Lisbon — Striking fuel-tanker drivers in Portugal have agreed to provide essential supplies to emergency services such as hospitals and airports, the government said on Wednesday, but the strike continued, worsening fuel shortages in cities and towns across the country.
Portugal declared an energy crisis on Tuesday night after the strike forced it to order striking workers to get back on the road immediately as airports resorted to emergency reserves, forcing at least one flight to be cancelled.
Airports in Lisbon and Faro, the country’s two biggest tourist hubs, have been running low on fuel supplies, and long queues of motorists have formed outside thousands of petrol stations across the country.
But the airport in Porto, another popular tourist spot, is coping as its fuel arrives through a pipeline, Portuguese news agency Lusa said.
The government said in a statement that representatives from the National Union of Dangerous Goods Drivers had agreed to provide minimum services in talks held late on Tuesday.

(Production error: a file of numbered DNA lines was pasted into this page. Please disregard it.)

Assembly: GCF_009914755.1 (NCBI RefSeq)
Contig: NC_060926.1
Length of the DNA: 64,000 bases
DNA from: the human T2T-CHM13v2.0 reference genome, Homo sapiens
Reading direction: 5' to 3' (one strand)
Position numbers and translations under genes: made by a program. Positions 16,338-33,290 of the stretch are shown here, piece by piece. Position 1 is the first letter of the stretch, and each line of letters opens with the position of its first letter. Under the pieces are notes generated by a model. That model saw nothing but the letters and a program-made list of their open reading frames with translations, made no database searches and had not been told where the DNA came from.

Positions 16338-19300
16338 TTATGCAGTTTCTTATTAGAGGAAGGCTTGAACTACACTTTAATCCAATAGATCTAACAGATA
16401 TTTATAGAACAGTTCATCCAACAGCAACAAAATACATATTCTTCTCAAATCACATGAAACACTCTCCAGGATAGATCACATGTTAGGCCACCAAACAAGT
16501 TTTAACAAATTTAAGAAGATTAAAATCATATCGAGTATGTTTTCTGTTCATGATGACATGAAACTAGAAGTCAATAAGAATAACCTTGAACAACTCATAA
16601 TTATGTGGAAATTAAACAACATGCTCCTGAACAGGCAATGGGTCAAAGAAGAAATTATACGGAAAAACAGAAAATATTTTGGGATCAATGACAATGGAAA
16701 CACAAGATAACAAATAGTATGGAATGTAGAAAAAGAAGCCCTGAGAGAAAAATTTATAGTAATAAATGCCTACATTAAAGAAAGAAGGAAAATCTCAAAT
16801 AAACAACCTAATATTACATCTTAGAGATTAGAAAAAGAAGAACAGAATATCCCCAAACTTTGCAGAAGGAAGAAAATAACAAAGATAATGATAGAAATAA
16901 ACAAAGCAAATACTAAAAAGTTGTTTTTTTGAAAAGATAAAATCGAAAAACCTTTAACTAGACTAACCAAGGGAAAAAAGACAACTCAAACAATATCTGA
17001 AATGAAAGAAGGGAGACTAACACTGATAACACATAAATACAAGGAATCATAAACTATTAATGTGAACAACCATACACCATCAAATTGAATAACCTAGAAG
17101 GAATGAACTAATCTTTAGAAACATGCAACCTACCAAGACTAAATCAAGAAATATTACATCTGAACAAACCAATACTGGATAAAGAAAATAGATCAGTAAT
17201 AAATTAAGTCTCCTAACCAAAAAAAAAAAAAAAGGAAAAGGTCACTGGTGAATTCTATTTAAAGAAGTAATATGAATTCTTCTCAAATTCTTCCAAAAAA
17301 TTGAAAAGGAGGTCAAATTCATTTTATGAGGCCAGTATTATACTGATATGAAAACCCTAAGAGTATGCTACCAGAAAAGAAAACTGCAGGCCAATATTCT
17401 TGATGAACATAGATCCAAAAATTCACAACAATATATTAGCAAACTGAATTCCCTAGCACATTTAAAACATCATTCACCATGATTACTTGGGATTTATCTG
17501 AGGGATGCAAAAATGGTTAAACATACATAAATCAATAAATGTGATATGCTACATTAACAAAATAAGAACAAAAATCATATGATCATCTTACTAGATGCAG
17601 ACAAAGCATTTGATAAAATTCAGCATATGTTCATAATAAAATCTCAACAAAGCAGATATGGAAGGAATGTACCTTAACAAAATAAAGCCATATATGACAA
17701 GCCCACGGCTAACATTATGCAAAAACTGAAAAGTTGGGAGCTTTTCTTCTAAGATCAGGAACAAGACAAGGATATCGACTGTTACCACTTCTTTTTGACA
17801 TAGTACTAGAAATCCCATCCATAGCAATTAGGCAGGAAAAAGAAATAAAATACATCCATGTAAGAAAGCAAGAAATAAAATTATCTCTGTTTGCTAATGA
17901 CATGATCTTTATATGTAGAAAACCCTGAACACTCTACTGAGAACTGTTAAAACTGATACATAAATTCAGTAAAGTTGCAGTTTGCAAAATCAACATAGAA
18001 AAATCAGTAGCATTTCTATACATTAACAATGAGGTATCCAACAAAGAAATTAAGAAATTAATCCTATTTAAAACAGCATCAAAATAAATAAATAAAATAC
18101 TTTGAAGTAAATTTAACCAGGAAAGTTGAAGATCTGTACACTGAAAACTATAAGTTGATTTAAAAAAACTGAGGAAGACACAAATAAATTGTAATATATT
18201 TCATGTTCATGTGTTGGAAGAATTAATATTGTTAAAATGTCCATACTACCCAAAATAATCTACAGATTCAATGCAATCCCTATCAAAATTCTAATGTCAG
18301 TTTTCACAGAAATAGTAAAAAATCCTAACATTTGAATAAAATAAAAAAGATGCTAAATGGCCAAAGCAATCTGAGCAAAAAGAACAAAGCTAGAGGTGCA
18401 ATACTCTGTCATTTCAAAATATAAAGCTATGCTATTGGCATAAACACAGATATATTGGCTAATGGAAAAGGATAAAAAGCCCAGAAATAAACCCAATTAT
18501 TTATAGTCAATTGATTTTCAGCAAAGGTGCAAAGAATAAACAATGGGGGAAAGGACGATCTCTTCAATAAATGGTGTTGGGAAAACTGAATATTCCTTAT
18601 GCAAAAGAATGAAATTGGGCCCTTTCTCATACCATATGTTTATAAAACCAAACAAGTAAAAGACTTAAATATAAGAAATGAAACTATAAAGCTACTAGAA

Under the minimum supply requirement laid down by government decree, drivers must supply fuel to 40 percent of gas stations in Portugal’s biggest cities, Lisbon and Porto.
The union already said workers won’t supply any more fuel than what is required by the decree.
Lusa also reported that the government has 15 soldiers ready to drive fuel trucks if needed.
On Tuesday, before the government’s crisis talks with union and industry representatives, state agencies including the security forces chartered commercial fuel trucks to ensure supplies to Lisbon airport. Early on Wednesday morning, these chartered trucks continued to operate, TV channel SIC reported.
“At both airports, where fuel supply wasn’t ensured, we have reached critical levels of fuel reserves for aircraft refueling,” Economy Minister Pedro Siza Vieira told reporters on Tuesday.
Crowd-sourced emergency services platform VOST Portugal said that more than 2,000 petrol stations across the country are currently running on reduced fuel supplies.
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